Dodgy Vibes in the Community

OK possibly opening a right can of worms here. Let’s start by saying that every community station is different. Some are local commercial affairs.  Others use radio purely as a vehicle for delivering training in ’employability’ skills. Some operate to provide a medium for very specific communities.  And there are many others in between.

Unfortunately it seems to me that the term ‘community’ conjures up a vision of middle aged men in corderoys and sandals living out a teenage dream of being a dj. Yes there are some stations like this, without a doubt (and the subject of male/female balance in radio teams is the subject of another post). Wycombe Sound is ‘Local’ . We’ve dropped all references to ‘Community’ in our own marketing. We’ll leave it to others to say “Yes, they really are at the heart of the community” because that way, the term is used in a positive way.

Radio Bedtime Reading

There are many great books about making radio, but these are the top four I would recommend for anyone who is starting a station.  They are books I struggled to put down, and cover managing the whole shaboodle as well as production and presentation.  They are all written by chaps who have been there and done it.   One day, I will write a book.

  How to Make Great Radio, by David Lloyd – packed full of great advice and ideas            
Team, It’s Only Radio, by John Myers – more of a memoir this one, but great fun and full of ‘lessons’!
Programming Points, by Paul Easton – A collection of articles which appeared in The Radio magazine. Written and originally published between 2003 – 2010.
Hang The DJ, by Paul Hollins and Paul Chantler – a must-have guide to the law as it relates to broadcasting

 

Presenters From All Walks of Life

I once had a long conversation with a former commercial radio jock who was running a community station. “How do you organise so much content, so many interviews?” he asked. The answer of course is legwork.  Years of networking, visiting local groups and organisations, getting to know people, finding sources and so on.

“But all my presenters have full time jobs” he said.

And there’s the thing. Because I will bet you a pound to a penny that your  listeners don’t all have full time jobs.

In our case we are targeting a 35+ audience which is made up of the following:-

In the car
Working at home
Shift workers
Retired
Housebound
Long term illness or disability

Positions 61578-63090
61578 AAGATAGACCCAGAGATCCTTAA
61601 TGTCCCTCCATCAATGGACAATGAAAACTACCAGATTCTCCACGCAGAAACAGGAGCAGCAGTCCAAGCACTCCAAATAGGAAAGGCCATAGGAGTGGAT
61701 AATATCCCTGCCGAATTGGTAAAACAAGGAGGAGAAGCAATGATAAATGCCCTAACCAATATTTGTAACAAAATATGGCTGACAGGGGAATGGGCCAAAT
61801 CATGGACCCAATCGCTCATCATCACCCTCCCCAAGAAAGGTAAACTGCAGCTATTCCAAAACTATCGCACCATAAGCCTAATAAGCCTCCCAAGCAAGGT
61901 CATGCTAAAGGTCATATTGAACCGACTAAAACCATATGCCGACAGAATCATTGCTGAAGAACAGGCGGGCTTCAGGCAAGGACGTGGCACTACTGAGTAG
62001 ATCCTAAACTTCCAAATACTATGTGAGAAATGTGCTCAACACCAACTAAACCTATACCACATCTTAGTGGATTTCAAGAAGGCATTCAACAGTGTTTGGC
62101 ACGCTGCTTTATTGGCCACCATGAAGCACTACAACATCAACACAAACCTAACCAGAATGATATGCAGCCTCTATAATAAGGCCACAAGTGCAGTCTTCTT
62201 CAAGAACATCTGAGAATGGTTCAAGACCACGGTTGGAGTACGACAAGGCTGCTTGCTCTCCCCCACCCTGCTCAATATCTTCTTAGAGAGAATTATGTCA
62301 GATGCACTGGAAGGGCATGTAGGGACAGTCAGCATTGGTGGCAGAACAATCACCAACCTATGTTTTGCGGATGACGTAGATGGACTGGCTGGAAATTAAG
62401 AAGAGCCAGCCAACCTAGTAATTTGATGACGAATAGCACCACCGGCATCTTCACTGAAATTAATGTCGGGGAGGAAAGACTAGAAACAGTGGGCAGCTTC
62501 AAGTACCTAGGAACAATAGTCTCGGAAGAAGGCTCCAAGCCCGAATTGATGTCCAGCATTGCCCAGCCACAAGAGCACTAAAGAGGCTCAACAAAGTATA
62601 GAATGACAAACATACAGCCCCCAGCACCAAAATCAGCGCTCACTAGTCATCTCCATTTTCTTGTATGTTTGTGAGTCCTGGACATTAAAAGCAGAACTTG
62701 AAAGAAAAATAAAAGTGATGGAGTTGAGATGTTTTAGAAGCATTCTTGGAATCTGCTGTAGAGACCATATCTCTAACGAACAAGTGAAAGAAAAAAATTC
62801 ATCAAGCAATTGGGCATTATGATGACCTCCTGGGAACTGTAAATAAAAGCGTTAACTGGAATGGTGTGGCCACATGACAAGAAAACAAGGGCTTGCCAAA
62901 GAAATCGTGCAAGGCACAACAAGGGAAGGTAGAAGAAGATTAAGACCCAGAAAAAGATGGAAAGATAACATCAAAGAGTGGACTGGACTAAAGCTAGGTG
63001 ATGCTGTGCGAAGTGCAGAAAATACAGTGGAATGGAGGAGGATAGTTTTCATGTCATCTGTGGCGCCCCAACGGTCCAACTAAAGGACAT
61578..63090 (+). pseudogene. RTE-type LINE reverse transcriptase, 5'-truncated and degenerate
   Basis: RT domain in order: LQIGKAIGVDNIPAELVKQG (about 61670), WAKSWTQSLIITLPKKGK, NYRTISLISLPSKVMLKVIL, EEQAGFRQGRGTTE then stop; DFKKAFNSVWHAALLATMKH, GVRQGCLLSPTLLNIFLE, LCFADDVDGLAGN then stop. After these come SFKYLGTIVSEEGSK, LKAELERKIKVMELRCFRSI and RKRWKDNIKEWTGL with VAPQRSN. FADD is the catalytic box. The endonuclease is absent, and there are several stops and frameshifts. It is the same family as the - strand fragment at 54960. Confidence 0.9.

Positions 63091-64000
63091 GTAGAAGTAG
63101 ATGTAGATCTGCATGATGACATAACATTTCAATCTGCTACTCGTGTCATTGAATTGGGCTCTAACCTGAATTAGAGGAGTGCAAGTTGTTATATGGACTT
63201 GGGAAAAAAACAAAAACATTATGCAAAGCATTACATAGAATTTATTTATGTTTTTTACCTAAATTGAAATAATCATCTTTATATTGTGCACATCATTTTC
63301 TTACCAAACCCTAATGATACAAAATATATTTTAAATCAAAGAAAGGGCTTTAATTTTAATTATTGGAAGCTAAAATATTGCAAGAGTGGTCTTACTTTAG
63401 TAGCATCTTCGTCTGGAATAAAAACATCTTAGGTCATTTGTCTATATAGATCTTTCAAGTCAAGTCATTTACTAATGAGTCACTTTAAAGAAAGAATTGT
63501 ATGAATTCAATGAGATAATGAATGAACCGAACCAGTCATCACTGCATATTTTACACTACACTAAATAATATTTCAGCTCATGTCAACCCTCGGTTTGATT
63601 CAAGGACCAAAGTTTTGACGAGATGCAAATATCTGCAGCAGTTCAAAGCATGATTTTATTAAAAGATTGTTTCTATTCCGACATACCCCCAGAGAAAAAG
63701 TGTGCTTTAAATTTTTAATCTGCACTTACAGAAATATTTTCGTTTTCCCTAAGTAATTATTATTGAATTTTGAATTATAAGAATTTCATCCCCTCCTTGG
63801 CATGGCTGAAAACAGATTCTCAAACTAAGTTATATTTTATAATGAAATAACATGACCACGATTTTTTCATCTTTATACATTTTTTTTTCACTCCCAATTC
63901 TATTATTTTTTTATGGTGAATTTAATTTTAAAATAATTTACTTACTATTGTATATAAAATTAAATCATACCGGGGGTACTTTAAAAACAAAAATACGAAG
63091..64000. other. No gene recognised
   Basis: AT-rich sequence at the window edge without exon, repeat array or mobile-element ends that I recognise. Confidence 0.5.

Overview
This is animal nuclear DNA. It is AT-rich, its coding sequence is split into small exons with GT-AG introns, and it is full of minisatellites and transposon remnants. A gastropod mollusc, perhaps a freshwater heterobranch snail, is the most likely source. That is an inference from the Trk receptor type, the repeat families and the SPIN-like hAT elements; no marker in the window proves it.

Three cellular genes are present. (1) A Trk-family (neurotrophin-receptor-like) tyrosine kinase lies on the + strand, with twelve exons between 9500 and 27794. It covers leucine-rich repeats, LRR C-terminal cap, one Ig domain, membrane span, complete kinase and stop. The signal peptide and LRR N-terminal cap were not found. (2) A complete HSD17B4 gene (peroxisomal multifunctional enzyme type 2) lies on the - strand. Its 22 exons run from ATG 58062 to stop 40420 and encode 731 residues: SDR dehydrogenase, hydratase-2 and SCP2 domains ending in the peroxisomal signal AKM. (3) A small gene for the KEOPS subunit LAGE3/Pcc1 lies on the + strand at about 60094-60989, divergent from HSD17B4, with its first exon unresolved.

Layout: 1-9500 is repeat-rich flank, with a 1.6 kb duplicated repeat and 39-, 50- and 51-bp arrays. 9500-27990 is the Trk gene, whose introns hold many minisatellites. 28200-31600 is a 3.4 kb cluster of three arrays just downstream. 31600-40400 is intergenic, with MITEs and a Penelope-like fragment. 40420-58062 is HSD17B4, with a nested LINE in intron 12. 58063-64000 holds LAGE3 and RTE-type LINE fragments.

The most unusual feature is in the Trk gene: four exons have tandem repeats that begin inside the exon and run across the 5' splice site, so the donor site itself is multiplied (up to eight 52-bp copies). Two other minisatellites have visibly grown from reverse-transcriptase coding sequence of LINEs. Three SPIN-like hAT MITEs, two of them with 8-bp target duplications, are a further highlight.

Parents at home
Mature students
Ladies and gents of leisure
Not working because of holiday or illness
Between jobs
and more …….

Presenters and team-members from all the above groups all have value to add to output, and to the health, happiness and balance of your team.

That’s not me in the picture, by the way.

Get Stuck Into Traffic

It’s Monday morning, it’s cold and wet and traffic is at a standstill. You’re providing detailed traffic information every 15 minutes. So, while you can’t make the cars move, at least you can keep your listeners informed and entertained. Meanwhile the town’s facebook page is raging with posts from those people who have just got to the office. They are the ones who haven’t tuned into you yet.

There are many good reasons for investing in a traffic information system. We use Inrix media (others are available). Inrix provide traffic information to many of the main UK radio networks as well as other organisations. They have a cut-down version for Community Radio which is available at around £30 per month, which offers, in our case, around a 40 mile radius of our transmitter.

Here’s why I believe this is an investment well worth making:-

Listeners won’t tune away to another station to find out what’s happening on the roads.
It’s a sponsorship opportunity. 3 or 4 sponsor messages per hour has a value.
It’s an important contribution to ‘Social Gain’.
It’s a way of introducing another voice to the mix.
And it’s a way for a new volunteer to quickly feel valued.
Big stations cannot provide the detail which you can.
Listeners love to hear mention of roads which are familiar to them.
A new recruit, a former driving instructor, joined us offering to help compile our traffic reports. He knows the roads and the hot-spots well, but he didn’t want to go on air. Well my friends, within 2 days he was firmly installed in the studio having a great time. Next he set up a twitter account and asked listeners to let him know about anything we weren’t reporting (“as long as it’s safe and legal to do so”). Next we taught him how to conduct and record an interview …. and now he hosts his own programme. This is a great Volunteer Success Story!